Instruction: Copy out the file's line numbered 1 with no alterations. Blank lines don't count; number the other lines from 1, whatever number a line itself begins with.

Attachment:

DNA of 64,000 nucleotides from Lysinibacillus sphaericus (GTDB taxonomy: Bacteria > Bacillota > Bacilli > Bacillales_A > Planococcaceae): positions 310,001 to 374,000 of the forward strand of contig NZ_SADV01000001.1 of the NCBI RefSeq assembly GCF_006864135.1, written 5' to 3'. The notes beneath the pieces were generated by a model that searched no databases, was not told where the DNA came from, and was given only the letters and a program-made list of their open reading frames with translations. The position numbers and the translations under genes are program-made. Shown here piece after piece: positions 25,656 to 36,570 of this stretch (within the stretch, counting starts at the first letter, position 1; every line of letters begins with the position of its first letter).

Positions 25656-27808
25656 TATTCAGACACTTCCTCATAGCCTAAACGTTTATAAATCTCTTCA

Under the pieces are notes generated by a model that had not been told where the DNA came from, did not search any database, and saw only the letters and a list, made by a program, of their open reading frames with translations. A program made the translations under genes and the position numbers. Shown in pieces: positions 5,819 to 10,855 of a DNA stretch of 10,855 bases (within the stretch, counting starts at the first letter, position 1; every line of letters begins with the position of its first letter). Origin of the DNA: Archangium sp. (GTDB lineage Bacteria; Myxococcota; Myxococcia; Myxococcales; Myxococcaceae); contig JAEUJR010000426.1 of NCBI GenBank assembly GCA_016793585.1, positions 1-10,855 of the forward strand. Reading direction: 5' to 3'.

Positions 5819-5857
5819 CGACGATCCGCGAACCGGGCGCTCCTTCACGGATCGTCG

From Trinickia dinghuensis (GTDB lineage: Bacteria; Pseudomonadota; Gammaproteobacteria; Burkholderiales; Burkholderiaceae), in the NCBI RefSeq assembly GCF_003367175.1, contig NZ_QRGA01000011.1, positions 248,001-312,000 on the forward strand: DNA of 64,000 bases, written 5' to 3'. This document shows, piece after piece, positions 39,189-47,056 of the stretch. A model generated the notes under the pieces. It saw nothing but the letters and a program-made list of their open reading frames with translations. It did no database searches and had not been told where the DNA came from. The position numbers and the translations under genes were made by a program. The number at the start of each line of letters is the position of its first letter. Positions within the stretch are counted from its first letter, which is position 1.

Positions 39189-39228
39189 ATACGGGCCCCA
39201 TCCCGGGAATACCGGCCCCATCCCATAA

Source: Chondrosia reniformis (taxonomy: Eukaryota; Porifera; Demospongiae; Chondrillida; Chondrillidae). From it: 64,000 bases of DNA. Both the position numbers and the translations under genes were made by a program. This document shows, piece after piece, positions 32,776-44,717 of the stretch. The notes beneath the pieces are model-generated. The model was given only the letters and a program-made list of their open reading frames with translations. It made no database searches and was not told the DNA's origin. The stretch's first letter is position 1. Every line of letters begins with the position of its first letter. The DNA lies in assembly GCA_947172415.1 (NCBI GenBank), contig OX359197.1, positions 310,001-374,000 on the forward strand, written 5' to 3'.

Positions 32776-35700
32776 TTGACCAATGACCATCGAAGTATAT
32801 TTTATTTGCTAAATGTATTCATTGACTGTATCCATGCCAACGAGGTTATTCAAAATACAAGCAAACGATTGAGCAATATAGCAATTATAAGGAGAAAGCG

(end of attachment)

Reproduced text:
DNA of 64,000 nucleotides from Lysinibacillus sphaericus (GTDB taxonomy: Bacteria > Bacillota > Bacilli > Bacillales_A > Planococcaceae): positions 310,001 to 374,000 of the forward strand of contig NZ_SADV01000001.1 of the NCBI RefSeq assembly GCF_006864135.1, written 5' to 3'. The notes beneath the pieces were generated by a model that searched no databases, was not told where the DNA came from, and was given only the letters and a program-made list of their open reading frames with translations. The position numbers and the translations under genes are program-made. Shown here piece after piece: positions 25,656 to 36,570 of this stretch (within the stretch, counting starts at the first letter, position 1; every line of letters begins with the position of its first letter).